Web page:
# Formal Logic/Preliminaries/Sets

 ← Start of Preliminaries ↑ Preliminaries End of Preliminaries →

# Sets

Presentations of logic vary in how much set theory they use. Some are heavily laden with set theory. Though most are not, it is nearly impossible to avoid it completely. It will not be a very important focal point for this book, but we will use a little set theory vocabulary here and there. This section introduces the vocabulary and notation used.

## Sets and elements

Mathematicians use 'set' as an undefined primitive term. Some authors resort to quasi-synonyms such as 'collection'.

A set has elements. 'Element' is also undefined in set theory. We say that an element is a member of a set, also an undefined expression. The following are all used synonymously:

x is a member of y
x is contained in y
x is included in y
y contains x
y includes x

### Notation

A set can be specified by enclosing its members within curly braces.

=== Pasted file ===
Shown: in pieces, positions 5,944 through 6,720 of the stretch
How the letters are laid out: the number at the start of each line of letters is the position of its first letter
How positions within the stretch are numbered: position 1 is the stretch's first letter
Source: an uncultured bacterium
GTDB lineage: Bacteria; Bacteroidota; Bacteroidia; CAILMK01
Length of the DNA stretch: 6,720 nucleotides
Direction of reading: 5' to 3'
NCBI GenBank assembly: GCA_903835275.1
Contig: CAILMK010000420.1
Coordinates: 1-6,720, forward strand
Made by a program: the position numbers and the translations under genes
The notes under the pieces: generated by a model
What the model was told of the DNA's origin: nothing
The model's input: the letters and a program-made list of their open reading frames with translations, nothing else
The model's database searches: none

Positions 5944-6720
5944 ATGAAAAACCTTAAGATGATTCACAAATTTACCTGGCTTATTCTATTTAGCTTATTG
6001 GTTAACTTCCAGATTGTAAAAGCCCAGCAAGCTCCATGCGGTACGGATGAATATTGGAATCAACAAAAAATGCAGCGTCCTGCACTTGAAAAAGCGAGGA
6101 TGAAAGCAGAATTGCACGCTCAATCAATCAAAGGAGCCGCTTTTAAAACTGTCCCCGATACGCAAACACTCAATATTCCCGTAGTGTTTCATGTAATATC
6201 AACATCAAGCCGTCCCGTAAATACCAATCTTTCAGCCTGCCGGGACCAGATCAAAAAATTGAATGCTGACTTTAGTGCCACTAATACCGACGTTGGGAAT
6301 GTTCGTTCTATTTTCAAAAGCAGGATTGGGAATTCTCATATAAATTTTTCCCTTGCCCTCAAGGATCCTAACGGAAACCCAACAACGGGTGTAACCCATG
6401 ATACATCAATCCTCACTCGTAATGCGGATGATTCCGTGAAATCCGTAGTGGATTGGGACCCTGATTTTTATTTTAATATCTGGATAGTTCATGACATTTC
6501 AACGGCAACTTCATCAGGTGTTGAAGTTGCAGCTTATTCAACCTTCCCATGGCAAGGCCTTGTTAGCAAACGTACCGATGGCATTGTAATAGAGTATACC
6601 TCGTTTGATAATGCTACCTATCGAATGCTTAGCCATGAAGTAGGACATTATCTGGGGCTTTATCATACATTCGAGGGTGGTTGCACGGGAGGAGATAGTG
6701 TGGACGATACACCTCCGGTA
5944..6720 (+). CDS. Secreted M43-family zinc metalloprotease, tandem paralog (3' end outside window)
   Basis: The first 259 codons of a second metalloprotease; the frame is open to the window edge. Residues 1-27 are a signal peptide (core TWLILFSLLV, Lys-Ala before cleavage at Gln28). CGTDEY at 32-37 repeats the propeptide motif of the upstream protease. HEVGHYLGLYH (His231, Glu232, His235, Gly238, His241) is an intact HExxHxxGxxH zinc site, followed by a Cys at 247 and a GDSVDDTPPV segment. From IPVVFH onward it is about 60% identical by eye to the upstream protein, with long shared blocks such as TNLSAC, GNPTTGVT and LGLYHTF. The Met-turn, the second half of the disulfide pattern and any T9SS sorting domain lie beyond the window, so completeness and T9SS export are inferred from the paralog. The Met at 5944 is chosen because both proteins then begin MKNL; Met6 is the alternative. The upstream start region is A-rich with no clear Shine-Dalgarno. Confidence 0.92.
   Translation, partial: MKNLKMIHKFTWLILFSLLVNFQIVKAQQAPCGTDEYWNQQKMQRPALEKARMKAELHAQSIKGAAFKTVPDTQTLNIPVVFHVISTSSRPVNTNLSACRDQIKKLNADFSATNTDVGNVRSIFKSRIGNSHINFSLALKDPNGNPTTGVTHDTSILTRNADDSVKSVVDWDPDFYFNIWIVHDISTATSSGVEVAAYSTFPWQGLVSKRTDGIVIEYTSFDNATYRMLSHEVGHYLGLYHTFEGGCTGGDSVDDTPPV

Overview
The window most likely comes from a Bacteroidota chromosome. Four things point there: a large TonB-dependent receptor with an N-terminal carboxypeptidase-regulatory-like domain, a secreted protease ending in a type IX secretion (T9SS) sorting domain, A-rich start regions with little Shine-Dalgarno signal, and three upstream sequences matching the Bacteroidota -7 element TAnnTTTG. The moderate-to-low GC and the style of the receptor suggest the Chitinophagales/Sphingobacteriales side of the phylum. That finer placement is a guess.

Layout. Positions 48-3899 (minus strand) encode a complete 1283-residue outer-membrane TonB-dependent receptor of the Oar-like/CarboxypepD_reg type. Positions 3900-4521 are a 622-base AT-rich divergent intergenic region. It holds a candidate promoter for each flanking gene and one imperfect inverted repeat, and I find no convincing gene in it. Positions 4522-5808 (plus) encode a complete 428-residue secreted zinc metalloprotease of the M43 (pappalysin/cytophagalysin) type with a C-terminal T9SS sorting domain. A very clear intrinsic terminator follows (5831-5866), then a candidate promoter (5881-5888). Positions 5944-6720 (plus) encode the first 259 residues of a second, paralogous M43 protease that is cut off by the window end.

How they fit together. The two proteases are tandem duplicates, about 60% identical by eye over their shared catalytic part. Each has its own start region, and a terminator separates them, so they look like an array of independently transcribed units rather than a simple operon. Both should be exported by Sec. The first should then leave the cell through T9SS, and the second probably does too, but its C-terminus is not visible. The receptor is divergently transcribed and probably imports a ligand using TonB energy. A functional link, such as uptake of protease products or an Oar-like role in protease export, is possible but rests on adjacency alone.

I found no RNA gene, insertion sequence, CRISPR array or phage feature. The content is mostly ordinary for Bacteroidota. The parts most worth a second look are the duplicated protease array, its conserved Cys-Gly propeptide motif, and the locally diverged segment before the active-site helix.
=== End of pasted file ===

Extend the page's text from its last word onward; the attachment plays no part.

$\{1,2,3\}\,\!$ is the set containing 1, 2, and 3 as members. The curly brace notation can be extended to specify a set using a rule for membership.

$\{x:x=1{\text{ or }}x=2{\text{ or }}x=3\}\,\!$ (The set of all x such that x = 1 or x = 2 or x = 3)

is again the set containing 1, 2, and 3 as members.

$\{x:x{\text{ is a positive integer}}\}\,\!$ , and
$\{1,2,3,\ldots \}\,\!$ both specify the set containing 1, 2, 3, and onwards.

A modified epsilon is used to denote set membership. Thus

$x\in y\,\!$ indicates that "x is a member of y". We can also say that "x is not a member of y" in this way:

$x\notin y\,\!$ ### Characteristics of sets

A set is uniquely identified by its members. The expressions

$\{x:x\ \mathrm {is\ an\ even\ prime} \}\,\!$ $\{x:x\ \mathrm {is\ a\ positive\ square\ root\ of} \ 4\}\,\!$ $\{2\}\,\!$ all specify the same set even though the concept of an even prime is different from the concept of a positive square root. Repetition of members is inconsequential in specifying a set. The expressions

$\{1,\ 2,\ 3\}\,\!$ $\{1,\ 1,\ 1,\ 1,\ 2,\ 3\}\,\!$ $\{x:\mathrm {x\ is\ an\ even\ prime\ or} \ x\ \mathrm {is\ a\ positive\ square\ root\ of} \ 4\ \mathrm {or} \ x=1\ \mathrm {or} \ x=2\ \mathrm {or} \ x=3\}\,\!$ all specify the same set.

Sets are unordered. The expressions

$\{1,\ 2,\ 3\}\,\!$ $\{3,\ 2,\ 1\}\,\!$ $\{2,\ 1,\ 3\}\,\!$ all specify the same set.

Sets can have other sets as members. There is, for example, the set